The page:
Accessibility Q&A with Agata Mrva-Montoya
21 May marks Global Accessibility Awareness Day 2020, an opportunity to promote digital access and inclusive content for people with print disabilities.
Copyright Agency is committed to fostering inclusivity in the books and publishing sector. We are a member of both the Round Table on Information Access for People with Print Disabilities and the Australian Inclusive Publishing Initiative (AIPI), supported through our Cultural Fund. These initiatives promote collaboration both in and beyond the industry, with the goal of making “born accessible” publications more producible and more available to those who need them.
One industry representative working towards this goal is Sydney University Press (SUP), which has been involved in the AIPI since 2018. In January of this year SUP announced that it had become a signatory of the Accessible Books Consortium’s Charter for Accessible Publishing, thereby committing to making its books fully accessible to all users.
Agata Mrva-Montoya has worked as Publishing Manager at SUP for the past five years, and is currently lecturer and Degree Director, Master of Publishing, at the University of Sydney. We spoke to her about SUP’s aims and progress to date, and the developments she’d like to see unfold in the accessibility space.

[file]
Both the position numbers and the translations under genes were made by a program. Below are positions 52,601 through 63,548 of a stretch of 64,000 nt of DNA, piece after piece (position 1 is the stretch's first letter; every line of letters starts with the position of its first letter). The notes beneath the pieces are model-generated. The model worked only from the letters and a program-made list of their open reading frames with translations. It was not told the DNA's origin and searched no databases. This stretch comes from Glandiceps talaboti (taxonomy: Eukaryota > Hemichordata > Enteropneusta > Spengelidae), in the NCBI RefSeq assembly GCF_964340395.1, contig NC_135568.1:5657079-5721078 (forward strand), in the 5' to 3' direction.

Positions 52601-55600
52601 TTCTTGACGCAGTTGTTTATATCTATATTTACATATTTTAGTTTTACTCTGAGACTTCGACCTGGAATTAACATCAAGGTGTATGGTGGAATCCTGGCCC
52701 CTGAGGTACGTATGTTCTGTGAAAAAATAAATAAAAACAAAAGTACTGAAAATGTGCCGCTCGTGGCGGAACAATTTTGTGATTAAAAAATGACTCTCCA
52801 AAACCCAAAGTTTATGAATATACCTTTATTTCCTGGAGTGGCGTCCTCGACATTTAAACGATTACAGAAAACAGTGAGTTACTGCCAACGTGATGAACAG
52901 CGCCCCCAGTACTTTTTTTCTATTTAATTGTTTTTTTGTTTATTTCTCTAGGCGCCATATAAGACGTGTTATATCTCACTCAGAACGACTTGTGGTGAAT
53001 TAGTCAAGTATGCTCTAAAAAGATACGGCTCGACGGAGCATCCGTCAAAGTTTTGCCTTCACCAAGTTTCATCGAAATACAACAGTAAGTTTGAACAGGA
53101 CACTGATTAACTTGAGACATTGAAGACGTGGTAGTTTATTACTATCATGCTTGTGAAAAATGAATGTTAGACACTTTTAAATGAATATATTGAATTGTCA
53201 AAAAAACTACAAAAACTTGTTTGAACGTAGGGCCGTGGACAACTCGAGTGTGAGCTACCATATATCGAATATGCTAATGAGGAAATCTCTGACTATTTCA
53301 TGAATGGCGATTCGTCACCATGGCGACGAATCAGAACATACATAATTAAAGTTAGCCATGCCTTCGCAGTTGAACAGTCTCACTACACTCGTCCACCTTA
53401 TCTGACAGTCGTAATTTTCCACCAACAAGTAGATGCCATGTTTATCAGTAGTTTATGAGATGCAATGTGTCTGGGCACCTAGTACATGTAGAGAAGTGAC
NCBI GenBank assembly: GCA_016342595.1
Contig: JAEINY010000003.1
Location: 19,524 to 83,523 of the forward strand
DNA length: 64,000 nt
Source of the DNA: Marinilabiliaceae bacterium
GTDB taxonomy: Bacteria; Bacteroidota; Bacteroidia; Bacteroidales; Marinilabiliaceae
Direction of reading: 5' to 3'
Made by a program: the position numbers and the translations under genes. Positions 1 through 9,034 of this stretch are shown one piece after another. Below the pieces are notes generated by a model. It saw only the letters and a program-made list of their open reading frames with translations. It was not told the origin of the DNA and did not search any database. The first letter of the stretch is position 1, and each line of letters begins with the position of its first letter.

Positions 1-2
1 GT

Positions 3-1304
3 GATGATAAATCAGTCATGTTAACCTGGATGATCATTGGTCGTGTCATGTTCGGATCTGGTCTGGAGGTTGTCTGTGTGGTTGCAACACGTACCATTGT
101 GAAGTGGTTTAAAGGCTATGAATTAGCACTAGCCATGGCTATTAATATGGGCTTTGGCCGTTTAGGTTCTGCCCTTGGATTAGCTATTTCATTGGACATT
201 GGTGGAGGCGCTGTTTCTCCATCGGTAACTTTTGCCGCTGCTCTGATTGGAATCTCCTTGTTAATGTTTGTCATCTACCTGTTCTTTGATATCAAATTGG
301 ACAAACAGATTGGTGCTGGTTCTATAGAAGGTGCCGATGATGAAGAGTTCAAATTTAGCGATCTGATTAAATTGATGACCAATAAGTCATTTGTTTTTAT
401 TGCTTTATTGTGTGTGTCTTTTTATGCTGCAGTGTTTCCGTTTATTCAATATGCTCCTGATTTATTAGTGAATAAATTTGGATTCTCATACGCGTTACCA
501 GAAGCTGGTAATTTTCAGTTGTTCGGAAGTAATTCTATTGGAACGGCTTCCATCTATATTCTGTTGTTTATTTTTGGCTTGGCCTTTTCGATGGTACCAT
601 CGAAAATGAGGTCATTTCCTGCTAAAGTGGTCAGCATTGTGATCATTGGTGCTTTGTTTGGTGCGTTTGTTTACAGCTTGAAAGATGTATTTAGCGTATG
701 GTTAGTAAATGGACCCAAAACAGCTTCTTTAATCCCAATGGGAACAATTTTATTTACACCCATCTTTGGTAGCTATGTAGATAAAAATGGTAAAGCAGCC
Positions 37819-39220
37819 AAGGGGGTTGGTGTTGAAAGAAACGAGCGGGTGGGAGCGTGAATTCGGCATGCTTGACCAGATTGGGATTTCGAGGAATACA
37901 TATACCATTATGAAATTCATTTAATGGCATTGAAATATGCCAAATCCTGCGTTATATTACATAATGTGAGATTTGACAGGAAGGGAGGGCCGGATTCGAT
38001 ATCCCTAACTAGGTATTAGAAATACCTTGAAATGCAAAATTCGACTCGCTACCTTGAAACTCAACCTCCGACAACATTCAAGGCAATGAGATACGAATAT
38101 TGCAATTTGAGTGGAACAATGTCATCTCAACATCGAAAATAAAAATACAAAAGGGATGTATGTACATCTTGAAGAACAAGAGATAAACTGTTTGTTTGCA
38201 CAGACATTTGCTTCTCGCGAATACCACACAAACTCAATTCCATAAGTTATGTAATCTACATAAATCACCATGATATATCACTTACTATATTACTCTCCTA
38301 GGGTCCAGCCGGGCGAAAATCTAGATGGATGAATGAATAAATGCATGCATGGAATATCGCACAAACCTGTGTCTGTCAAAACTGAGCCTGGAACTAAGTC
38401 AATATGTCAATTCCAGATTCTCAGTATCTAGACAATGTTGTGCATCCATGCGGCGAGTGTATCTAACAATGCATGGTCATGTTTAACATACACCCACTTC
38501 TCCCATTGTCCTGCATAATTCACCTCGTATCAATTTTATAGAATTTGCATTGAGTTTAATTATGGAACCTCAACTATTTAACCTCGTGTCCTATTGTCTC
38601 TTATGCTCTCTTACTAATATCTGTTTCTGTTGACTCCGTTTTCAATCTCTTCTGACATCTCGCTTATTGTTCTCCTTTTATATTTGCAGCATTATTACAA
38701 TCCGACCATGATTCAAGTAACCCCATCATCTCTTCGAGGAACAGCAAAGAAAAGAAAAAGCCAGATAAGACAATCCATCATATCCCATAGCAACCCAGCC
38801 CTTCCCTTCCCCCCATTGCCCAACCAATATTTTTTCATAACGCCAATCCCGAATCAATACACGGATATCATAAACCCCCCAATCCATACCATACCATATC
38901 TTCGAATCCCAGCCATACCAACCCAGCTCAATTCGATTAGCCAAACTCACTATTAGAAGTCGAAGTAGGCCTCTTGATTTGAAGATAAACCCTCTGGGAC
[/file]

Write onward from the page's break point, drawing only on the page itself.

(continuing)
Making “born-accessible” books is about ensuring access to information for all; accessible books benefit all readers, not just those who are visually impaired.Agata Mrva-Montoya
Why did SUP sign the Charter for Accessible Publishing?
We became a signatory to show our commitment to making our books available in accessible formats, and to reviewing our progress in improving our processes and the quality of our digital books. It was also an important step in recognising our work in the implementation of accessibility standards over the last few years.
Moreover, the commitments associated with the charter helped us tie up a few loose ends – we published our accessibility policy on the website and identified a point of contact to assist with accessibility-related queries. It also provided us with the opportunity to promote SUP as a source of accessible books and share with others what we have done so far, which I feel is really important. Our aim is to become a model of best-practice accessibility in the publishing industry in Australia and support other organisations, such as the AIPI, in their work towards increasing the availability of publications in accessible formats.
How has SUP’s accessibility journey unfolded thus far?
We started producing eBooks inhouse in 2013, and from the beginning we included ALT text as part of the production process. Since then we have been refining various aspects of our workflows and the level of accessibility of our books. Our involvement in the AIPI since 2018 and the expert advice from the Royal Institute for Blind and Deaf Children (RIBDC) was crucial in improving the quality of our metadata and alt text. Our collaboration with Infogrid Pacific was instrumental in making sure our ePub 3 files were WCAG 2.0 Level AA compliant, and they have been helping us further enhance the efficiency of our workflows. The release of the Ace by DAISY App in 2019 allowed us to implement accessibility testing into our workflow. We are now working together with Infogrid Pacific on improving the accessibility of our PDF files, which we distribute to academic libraries.